19/01/2014 19:00 GMT | Updated 21/03/2014 05:59 GMT

Filming Like Giants for BBC One's 'Hidden Kingdoms'

Imagine your life being filmed by giants! How would they do it? Would they stay in their world and look down from on high or get right down on their knees and try and see the world from your perspective? Maybe not something you think about everyday, but it was exactly what was going through our minds when we set about trying to bring the lives of some of the natural worlds most amazing characters to the screen - to turn the spotlight on the minute stars of Hidden Kingdoms.

For nearly 25 years of wildlife filmmaking I have been quietly fascinated by the unsung heroes, the little creatures, that live beneath our feet. I have encouraged their inclusion in the odd sequence or two in many or the programmes I've been involved in from The Trials of Life to Africa. I think they've always punched their weight amongst the lions and elephants, but... I don't think they've ever has a chance to really shine - to show the full extent of their extraordinary nature, We have never really taken the viewer into their world to see it from their perspective...That's where Hidden Kingdoms comes in.

A number of us at the Natural History Unit felt the time was right to focus the lens intensely on these little creatures - so began a two and a half year adventure filming the lives of elephant shrews (aka. sengi), grasshopper mice, chipmunks, tree shrews, marmosets and rhinoceros beetles, each small enough to fit in the palm of your hand.

But what approach to take and what technology to use? In the hidden kingdoms we are the giants and yes, we wanted to get our noses and lenses down at ground level, but what would the animals make of it and what would we actually see? The first surprise was the intensity of the lives of these little creatures - more happens to a sengi in 24 hours than happens to a lion in a week. Second almost everything happens in the blink of an eye - a grasshopper mouse shoots in and out of frame in a couple of seconds - especially as to see their perspective means getting the lens very close to the subject... No sitting in a filming hide with a telephoto lens taking shots lasting minutes.

It soon became clear that while we could piece together their behaviour in our heads by careful observation we couldn't see a way of recording those observations, from their perspective, directly through the lens. So, over the next two years we had to re-imagine how to shoot these animals - to develop and apply an enormous range of new techniques to build up their story shot by shot to illustrate their lives.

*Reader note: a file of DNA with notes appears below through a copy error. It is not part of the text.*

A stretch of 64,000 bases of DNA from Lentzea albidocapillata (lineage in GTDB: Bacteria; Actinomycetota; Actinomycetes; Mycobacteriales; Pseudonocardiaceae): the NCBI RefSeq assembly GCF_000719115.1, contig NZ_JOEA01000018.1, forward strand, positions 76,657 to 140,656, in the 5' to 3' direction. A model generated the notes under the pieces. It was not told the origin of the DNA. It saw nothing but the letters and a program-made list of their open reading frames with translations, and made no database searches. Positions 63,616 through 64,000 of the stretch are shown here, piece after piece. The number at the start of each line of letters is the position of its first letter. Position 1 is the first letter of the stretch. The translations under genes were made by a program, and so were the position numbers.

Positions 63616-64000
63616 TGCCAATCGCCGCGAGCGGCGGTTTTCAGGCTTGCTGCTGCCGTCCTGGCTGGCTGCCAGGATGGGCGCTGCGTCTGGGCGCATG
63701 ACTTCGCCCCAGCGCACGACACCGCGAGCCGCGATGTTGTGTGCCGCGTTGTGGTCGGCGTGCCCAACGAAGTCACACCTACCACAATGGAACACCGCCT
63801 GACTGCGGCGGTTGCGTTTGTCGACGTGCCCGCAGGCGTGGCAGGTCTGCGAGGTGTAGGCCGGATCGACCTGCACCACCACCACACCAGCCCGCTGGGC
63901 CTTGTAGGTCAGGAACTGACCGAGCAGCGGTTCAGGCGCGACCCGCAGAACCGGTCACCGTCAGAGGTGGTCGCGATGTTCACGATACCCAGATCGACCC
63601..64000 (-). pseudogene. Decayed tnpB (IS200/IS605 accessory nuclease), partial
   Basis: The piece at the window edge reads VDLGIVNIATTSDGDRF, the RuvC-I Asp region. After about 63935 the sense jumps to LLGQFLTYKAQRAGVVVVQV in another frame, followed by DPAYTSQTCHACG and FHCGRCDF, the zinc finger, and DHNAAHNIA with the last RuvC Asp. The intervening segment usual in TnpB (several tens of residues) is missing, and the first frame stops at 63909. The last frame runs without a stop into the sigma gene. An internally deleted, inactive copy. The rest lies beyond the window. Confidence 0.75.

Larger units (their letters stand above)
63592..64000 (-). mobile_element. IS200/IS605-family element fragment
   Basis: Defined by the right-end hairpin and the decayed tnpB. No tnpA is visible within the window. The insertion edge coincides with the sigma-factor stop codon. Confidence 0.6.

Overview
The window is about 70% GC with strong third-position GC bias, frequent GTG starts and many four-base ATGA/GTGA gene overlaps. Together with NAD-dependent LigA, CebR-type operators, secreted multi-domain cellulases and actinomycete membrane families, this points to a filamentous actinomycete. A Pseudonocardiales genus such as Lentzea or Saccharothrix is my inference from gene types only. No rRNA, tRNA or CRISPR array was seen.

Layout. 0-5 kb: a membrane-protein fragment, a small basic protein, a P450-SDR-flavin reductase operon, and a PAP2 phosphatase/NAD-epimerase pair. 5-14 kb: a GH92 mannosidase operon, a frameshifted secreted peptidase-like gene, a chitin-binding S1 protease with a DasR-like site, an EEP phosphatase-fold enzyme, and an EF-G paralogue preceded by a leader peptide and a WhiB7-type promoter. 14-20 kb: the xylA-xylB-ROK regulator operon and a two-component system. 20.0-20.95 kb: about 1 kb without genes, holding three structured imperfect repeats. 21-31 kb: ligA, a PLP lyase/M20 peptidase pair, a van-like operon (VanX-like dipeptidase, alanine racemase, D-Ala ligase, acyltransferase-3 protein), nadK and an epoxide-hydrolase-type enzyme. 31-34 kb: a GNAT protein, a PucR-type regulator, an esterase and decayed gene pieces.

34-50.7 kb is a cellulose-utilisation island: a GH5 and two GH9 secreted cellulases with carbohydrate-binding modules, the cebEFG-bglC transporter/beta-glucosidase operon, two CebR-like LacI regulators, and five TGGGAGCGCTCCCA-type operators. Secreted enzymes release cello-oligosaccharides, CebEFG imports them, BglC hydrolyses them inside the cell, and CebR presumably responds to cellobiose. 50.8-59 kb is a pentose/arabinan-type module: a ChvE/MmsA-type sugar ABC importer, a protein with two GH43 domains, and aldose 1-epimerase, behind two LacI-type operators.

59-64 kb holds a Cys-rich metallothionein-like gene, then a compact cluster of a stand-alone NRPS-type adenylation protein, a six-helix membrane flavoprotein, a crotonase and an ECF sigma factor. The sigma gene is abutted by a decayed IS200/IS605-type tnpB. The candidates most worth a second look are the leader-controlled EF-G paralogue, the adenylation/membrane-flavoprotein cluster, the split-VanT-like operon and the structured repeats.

We all found it impossible not to become completely enamoured with these creatures, they're adorable as well as impressive, so spending countless hour down in their world was no hardship. Given that time and care, they rewarded us by putting on a remarkable show for the cameras, to allow us, to reveal their extraordinary abilities.

One of the most enjoyable things about making wildlife films is how interested the audience are in the adventures we have making the programmes; The filming techniques, the trials and tribulations of getting the shot and the experience of being in some of the most remote parts of the world. As well as talking to the audience face to face we also have the opportunity to include a 'behind the scenes' feature at the end of many of our shows.

For Hidden Kingdoms we thought the audience would be interested in seeing how tiny and elusive these creatures are and seeing the different approaches we have taken - like the use of blue screen, the use of special filming stages, how we worked with captive animals, and how we and our lenses eventually became accepted by our subjects.

Our approach will not be to everyone's liking and there will be others who will want to know more.

I can't at the moment think of another way of revealing the hidden kingdoms perspective (other than perhaps shrinking a camera crew down to Lilliputian size) and so to my mind our approach offers the best opportunity to show an audience the wonderful nature of our subjects and to give them a sense of the challenges the animals face.

For our team, at least, it has been really worthwhile. I hope we can continue to explore this hidden world and we will be putting huge amount of energy into evolving the approaches we've taken. I look forward to sharing both those efforts and our results.

Hidden Kingdoms is on BBC One on Thursdays at 8pm.